May 17, 2013 09:20 AM
Hella Mitschke Rothwell
(831) 626-4000 - Honolulu, HI
Hawaii & California Real Estate Broker
Although its the sellers decision, I would think the listing agents slant during the presentation has a lot to do with which one is chosen.
May 17, 2013 11:37 AM
Sharon Parisi
United Real Estate Dallas - Dallas, TX
Dallas Homes

Ashley,  you have made a good point. My office has a multiple offer form that we send to all Realtors, with all Realtor names, that spells out our process.

May 17, 2013 12:55 PM
Sonya Mays, MBA
Midwest Executive Realty - Milwaukee, WI
Broker/Owner, Greater Milwaukee

Ashley, great post, thank you for sharing! I totally understand your frustration!

As was previously mentioned, there is a standardized process for submission and presentation of multiple offers in the REO/foreclosure market segment, which could easily be transferred to all transactions. With most REOs, all interested parties are notified that there are multiple offers on the table and that they should submit their final highest and best offer by a certain date/time. If I have multiple offers on the table, I also try to post this information in MLS remarks (with seller's permission) for anyone who might be showing the house during this timeframe, which could allow them time to submit their offer by the deadline.  

Whether REO or regular listing, this strategy can be applied to all transactions. It tends to add transparency, honesty and integrity, which are very much needed in this business.

I also agree that good old fashioned communication, professionalism and courtesy are lacking in many transactions, which do not serve the best interest of the clients. It is therefore up to us to raise the bar and be the example! 

May 17, 2013 02:41 PM
The Isaacs Team LLC | Compass
1313 14th St NW DC 20005 - Washington, DC

Most listers in DC are sophisticated enough to work the system fully in favor of their seller by setting a cutoff date and following up with each buyer agent to make sure their offer is strong enough to be a contender. The result of this is a higher and better offer for the seller, so it's a best practice. Every once in a while, though, we run across the situation you describe, leaving us scratching our heads. Since listings in DC often sell 20K to 50K, even 100K on occasion, over list and without solid comps, it's important for buyer agents to know what they're dealing with in terms of competition. Submitting too early can result in your offer being used to jack up others. Submitting too late leaves your buyer out in the cold. Hope listing agents in Dallas are reading your post today, Ashley!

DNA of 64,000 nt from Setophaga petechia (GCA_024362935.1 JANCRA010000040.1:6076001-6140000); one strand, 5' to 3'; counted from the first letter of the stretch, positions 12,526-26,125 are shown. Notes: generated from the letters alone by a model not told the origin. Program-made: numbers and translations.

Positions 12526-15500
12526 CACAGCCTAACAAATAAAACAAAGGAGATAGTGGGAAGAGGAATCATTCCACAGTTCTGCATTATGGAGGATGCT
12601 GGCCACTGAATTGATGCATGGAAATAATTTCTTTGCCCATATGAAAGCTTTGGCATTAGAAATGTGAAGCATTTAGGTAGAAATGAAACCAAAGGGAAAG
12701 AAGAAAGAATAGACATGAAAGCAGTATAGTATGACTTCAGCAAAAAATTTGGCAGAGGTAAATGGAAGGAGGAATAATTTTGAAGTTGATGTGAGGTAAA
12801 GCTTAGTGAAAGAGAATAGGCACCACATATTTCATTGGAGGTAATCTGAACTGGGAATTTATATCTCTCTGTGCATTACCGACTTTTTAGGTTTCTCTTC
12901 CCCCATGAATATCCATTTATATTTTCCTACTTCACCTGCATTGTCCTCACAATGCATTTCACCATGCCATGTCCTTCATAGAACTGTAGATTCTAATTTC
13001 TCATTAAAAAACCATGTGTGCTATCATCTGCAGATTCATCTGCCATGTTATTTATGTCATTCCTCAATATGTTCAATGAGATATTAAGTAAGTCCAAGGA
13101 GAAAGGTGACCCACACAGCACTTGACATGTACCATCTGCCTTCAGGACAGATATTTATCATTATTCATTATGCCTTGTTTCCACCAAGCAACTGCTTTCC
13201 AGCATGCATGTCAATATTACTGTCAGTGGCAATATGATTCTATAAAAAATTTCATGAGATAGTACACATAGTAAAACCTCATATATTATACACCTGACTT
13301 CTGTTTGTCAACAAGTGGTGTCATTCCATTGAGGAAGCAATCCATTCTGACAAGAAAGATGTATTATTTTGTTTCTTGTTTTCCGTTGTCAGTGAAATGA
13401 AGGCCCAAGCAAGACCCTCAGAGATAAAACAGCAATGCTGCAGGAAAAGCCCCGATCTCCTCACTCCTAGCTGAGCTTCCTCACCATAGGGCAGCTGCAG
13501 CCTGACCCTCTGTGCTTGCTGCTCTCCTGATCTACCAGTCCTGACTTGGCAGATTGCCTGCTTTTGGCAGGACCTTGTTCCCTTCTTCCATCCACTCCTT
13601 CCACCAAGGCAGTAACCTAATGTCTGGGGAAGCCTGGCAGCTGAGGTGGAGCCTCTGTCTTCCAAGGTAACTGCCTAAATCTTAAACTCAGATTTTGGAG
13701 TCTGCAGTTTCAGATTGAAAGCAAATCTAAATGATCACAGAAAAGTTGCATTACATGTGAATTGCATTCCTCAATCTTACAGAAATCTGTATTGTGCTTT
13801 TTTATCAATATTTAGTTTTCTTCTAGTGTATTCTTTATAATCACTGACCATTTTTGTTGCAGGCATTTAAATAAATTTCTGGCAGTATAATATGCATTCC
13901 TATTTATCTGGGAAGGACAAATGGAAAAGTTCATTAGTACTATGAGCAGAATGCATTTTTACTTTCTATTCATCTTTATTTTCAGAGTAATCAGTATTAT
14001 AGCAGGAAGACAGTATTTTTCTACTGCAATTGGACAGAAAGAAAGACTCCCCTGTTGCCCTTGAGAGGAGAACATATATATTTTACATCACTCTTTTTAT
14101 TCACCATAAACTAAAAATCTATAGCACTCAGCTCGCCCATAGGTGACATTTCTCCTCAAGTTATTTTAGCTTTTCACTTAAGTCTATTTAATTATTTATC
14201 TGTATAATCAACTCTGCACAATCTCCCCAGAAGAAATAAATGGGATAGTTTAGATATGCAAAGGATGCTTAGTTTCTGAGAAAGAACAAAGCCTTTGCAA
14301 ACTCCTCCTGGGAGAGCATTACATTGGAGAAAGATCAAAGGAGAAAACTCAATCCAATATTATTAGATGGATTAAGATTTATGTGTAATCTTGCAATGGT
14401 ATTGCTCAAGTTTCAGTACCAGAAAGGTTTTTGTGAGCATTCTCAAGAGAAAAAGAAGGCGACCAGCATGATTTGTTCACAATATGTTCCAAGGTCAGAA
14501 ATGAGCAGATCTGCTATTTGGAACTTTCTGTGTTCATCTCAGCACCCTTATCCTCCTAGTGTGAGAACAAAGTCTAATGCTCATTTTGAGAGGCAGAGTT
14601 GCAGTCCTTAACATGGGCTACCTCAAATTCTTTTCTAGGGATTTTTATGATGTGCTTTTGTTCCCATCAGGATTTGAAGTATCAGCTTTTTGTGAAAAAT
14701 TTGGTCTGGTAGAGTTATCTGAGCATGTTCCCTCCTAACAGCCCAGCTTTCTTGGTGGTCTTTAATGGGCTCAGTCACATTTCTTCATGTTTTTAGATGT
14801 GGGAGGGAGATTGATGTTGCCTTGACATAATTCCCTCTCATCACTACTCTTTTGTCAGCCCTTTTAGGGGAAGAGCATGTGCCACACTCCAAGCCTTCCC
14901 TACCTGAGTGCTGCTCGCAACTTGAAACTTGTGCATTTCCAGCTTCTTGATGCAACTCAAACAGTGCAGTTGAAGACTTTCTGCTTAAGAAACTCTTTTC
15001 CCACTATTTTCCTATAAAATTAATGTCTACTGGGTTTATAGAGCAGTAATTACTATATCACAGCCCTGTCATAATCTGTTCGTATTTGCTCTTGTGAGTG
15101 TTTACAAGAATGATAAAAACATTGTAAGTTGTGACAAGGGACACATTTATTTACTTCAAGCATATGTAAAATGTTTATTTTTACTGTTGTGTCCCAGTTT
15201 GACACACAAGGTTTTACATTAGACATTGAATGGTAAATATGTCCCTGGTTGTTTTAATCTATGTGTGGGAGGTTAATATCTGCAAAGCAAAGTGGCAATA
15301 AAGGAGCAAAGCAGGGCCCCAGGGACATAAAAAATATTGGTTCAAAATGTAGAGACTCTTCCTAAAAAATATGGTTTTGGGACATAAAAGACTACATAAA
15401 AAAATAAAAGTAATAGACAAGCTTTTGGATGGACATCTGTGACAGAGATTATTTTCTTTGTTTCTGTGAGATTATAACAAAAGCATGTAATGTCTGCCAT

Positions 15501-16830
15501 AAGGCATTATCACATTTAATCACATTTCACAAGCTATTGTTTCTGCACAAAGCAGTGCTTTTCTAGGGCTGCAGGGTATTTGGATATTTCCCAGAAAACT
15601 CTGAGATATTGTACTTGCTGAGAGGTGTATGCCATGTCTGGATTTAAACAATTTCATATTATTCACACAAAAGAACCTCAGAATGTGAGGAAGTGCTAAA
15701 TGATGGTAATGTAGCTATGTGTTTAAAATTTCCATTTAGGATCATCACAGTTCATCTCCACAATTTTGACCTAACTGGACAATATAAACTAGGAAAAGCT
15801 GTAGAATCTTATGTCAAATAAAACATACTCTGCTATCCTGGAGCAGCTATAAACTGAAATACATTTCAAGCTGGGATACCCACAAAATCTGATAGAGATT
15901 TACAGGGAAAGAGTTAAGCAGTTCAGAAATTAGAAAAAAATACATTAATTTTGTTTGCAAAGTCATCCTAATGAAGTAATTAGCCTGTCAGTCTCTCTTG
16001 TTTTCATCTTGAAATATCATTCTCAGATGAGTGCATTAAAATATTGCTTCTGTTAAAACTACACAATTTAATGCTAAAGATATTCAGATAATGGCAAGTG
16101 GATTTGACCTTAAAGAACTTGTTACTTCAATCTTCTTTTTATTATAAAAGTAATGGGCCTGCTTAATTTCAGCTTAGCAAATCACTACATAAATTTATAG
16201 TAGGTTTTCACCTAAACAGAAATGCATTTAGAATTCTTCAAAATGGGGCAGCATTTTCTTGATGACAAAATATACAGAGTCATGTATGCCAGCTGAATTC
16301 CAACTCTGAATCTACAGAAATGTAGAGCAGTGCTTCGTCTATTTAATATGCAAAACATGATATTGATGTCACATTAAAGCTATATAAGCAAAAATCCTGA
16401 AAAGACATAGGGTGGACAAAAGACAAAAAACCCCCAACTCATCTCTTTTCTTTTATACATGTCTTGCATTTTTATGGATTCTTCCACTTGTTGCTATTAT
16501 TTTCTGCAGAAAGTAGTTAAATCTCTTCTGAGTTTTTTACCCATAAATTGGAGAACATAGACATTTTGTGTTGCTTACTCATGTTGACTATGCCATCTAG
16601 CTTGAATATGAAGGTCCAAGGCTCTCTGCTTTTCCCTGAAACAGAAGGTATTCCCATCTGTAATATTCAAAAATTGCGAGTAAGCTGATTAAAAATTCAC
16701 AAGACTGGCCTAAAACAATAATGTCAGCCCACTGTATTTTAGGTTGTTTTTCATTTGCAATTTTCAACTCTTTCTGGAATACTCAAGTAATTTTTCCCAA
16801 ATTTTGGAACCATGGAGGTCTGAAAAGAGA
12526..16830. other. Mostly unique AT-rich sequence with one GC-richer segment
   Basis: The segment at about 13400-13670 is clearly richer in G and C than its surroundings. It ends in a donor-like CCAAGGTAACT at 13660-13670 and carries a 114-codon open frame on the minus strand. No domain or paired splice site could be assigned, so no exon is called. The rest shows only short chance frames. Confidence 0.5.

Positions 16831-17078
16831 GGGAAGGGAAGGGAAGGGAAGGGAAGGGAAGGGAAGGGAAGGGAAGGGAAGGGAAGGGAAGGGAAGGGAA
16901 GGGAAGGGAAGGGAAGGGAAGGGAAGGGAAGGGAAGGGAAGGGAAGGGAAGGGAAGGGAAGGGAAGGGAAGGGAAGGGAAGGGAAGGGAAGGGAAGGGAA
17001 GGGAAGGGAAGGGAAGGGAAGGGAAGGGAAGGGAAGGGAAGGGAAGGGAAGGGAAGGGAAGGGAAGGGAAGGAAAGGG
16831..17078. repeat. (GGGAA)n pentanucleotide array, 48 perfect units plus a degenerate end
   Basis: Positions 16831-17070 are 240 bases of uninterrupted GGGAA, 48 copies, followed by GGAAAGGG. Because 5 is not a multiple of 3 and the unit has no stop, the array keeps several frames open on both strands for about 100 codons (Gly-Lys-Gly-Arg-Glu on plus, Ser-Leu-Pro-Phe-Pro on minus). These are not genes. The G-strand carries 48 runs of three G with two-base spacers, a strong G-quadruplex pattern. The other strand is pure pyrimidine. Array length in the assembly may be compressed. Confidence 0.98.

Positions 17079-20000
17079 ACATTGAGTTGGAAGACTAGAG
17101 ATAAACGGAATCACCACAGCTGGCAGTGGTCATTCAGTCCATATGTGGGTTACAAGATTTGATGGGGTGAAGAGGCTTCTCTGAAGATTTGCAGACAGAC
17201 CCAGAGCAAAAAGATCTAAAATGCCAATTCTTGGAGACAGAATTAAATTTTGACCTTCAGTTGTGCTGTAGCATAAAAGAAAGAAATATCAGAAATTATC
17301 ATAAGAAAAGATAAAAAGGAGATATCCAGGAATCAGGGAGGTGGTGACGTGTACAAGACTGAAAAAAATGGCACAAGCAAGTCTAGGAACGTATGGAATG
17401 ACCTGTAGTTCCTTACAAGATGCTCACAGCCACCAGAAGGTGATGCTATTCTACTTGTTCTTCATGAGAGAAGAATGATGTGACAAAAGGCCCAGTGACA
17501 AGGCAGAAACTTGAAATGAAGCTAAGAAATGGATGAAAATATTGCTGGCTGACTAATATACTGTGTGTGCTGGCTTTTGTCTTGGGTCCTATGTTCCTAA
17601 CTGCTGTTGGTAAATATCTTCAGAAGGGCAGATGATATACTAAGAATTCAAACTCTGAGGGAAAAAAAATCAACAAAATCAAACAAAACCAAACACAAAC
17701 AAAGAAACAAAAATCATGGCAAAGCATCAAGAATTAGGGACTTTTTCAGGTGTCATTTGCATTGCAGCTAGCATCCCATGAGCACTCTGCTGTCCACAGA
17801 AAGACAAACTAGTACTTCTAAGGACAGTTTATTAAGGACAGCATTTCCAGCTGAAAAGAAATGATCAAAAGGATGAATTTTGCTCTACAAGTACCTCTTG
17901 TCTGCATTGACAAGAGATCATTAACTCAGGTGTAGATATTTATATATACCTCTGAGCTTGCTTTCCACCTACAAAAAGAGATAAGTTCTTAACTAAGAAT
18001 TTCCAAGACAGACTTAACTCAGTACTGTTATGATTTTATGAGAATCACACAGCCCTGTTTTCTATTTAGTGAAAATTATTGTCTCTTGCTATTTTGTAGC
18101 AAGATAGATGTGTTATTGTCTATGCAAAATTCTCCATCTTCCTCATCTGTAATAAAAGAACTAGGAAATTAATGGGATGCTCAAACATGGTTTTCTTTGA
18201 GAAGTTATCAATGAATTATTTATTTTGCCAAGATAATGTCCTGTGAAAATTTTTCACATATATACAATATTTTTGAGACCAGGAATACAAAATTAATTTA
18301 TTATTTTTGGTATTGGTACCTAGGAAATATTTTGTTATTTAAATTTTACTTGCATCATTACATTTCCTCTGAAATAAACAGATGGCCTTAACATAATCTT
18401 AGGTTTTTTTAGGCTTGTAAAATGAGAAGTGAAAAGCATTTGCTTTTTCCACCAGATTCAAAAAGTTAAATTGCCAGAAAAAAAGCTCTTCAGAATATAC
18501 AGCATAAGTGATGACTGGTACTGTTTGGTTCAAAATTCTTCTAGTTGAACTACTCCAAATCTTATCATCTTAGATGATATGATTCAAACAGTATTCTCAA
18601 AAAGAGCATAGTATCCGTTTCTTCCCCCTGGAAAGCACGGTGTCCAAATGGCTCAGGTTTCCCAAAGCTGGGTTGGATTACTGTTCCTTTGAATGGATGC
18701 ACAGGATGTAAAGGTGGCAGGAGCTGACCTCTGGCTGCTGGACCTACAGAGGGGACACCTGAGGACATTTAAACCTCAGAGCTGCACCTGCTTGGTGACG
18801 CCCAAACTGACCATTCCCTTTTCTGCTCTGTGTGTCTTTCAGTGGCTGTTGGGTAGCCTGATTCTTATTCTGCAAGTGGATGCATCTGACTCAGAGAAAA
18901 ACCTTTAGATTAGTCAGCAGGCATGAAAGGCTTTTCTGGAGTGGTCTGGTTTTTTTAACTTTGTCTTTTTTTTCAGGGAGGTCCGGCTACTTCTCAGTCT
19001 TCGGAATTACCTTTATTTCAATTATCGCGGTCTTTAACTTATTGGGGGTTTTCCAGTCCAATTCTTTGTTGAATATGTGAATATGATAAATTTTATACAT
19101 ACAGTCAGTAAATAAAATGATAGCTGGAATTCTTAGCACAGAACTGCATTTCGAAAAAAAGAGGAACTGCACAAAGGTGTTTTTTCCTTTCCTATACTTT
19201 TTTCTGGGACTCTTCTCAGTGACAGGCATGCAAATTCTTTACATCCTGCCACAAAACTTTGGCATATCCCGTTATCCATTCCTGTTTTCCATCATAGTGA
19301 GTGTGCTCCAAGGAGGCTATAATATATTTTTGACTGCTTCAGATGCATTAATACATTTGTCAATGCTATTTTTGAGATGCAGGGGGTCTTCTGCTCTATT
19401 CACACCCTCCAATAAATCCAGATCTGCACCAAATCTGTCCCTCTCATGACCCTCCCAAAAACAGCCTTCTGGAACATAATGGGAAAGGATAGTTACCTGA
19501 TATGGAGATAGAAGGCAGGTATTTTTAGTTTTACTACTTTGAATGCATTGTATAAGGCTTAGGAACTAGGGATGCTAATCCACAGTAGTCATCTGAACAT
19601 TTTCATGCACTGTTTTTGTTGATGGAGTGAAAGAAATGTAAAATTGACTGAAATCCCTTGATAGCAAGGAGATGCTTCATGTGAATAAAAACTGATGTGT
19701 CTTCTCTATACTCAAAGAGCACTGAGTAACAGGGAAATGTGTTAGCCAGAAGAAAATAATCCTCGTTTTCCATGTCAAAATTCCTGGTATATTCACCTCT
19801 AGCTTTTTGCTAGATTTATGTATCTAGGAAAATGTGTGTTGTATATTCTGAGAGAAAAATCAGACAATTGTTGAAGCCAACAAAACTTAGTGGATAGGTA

May 17, 2013 10:35 PM
Robin Spangenberg
Northeast Signature Properties - Millis, MA
Opening the Finest Doors

I totally agree with you!  I've recently heard that buyers are just putting word of mouth out to neighbors and neighborhoods that they're interested in buying a home in that area because they know if they go through an agent, they'll loose out on a bidding war!  We as realtors have to work with each other so we're able to keep this from snowballing!

May 17, 2013 11:11 PM
Marti Steele Kilby, CRS
Steele Group Realty - La Mesa, CA
Broker/Owner, San Diego, CA

I feel your pain and frustration Ashley!  San Diego is a ridiculously hot market and etiquette seems to be a thing of the past with many listing agents.  My biggest peeve is the listing agent who doesn't even acknowledge receipt of my offer.  This has happened to me twice in the past two weeks, despite my phone and email requests.  In one case I even called the agent's broker, and even he didn't return my call!  And of course, in the meantime, while I'm waiting to see if my offer has even been received and presented to the seller, the properties go into escrow.  There is no excuse for rudeness, no matter how many offers an agent receives.